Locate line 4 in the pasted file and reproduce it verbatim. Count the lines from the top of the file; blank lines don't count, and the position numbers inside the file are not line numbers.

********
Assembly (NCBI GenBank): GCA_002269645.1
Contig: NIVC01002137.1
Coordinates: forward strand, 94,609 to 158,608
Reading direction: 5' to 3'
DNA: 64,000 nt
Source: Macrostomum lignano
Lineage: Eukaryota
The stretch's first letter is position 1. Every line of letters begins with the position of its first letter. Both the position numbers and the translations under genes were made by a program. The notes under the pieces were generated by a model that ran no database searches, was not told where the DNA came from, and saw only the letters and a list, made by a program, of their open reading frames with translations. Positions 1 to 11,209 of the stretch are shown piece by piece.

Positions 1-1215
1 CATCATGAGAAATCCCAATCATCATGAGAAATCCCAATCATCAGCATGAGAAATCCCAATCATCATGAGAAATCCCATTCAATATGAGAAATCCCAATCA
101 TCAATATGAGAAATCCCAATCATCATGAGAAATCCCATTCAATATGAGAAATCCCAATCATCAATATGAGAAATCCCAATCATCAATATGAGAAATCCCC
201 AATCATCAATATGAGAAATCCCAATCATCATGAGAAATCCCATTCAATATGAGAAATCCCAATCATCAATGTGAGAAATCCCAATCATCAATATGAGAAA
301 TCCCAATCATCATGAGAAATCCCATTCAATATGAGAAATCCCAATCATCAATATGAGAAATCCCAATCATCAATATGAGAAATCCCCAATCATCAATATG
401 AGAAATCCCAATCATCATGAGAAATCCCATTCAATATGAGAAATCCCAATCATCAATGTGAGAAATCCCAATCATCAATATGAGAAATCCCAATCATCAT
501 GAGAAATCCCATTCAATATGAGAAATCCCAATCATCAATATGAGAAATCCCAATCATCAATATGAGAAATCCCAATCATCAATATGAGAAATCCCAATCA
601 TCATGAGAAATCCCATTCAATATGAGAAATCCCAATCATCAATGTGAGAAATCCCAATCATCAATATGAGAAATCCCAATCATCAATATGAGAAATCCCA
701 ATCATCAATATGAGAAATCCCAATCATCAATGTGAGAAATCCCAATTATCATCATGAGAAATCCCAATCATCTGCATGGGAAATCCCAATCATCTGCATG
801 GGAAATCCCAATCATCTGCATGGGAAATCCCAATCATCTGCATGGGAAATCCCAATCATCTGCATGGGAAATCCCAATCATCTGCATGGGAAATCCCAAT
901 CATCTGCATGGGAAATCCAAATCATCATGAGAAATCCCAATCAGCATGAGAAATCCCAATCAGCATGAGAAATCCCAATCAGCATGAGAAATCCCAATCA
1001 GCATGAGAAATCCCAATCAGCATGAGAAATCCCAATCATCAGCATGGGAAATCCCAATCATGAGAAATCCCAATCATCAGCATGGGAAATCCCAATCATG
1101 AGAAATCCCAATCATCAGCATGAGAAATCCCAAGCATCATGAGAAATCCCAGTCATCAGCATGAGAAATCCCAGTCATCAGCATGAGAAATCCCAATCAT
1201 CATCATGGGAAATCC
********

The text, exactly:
Reading direction: 5' to 3'